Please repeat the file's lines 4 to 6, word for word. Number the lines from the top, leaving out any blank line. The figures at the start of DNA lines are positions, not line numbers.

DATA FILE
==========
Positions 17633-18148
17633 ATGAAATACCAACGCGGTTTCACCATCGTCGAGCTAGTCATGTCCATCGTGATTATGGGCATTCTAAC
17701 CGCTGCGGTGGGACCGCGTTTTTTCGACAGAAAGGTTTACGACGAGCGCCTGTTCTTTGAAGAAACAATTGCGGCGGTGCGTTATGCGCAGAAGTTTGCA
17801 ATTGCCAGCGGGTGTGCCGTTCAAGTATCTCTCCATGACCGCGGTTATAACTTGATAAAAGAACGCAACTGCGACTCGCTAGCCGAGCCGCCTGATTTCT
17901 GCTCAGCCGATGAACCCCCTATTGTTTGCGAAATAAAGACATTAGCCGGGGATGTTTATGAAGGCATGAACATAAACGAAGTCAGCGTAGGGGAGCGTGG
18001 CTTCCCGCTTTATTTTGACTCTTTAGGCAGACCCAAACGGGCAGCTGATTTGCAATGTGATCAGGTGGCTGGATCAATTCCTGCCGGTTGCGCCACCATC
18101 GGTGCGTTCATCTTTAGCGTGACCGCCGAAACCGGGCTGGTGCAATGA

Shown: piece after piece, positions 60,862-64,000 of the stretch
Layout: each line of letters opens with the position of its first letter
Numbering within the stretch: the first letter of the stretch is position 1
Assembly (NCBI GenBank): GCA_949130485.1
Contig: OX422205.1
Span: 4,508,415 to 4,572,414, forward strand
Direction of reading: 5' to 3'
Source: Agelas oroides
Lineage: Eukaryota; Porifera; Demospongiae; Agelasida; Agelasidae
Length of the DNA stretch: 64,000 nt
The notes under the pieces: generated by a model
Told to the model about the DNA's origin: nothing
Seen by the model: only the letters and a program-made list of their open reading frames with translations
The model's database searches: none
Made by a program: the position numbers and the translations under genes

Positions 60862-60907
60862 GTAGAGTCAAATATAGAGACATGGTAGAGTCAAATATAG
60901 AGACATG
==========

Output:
17801 ATTGCCAGCGGGTGTGCCGTTCAAGTATCTCTCCATGACCGCGGTTATAACTTGATAAAAGAACGCAACTGCGACTCGCTAGCCGAGCCGCCTGATTTCT
17901 GCTCAGCCGATGAACCCCCTATTGTTTGCGAAATAAAGACATTAGCCGGGGATGTTTATGAAGGCATGAACATAAACGAAGTCAGCGTAGGGGAGCGTGG
18001 CTTCCCGCTTTATTTTGACTCTTTAGGCAGACCCAAACGGGCAGCTGATTTGCAATGTGATCAGGTGGCTGGATCAATTCCTGCCGGTTGCGCCACCATC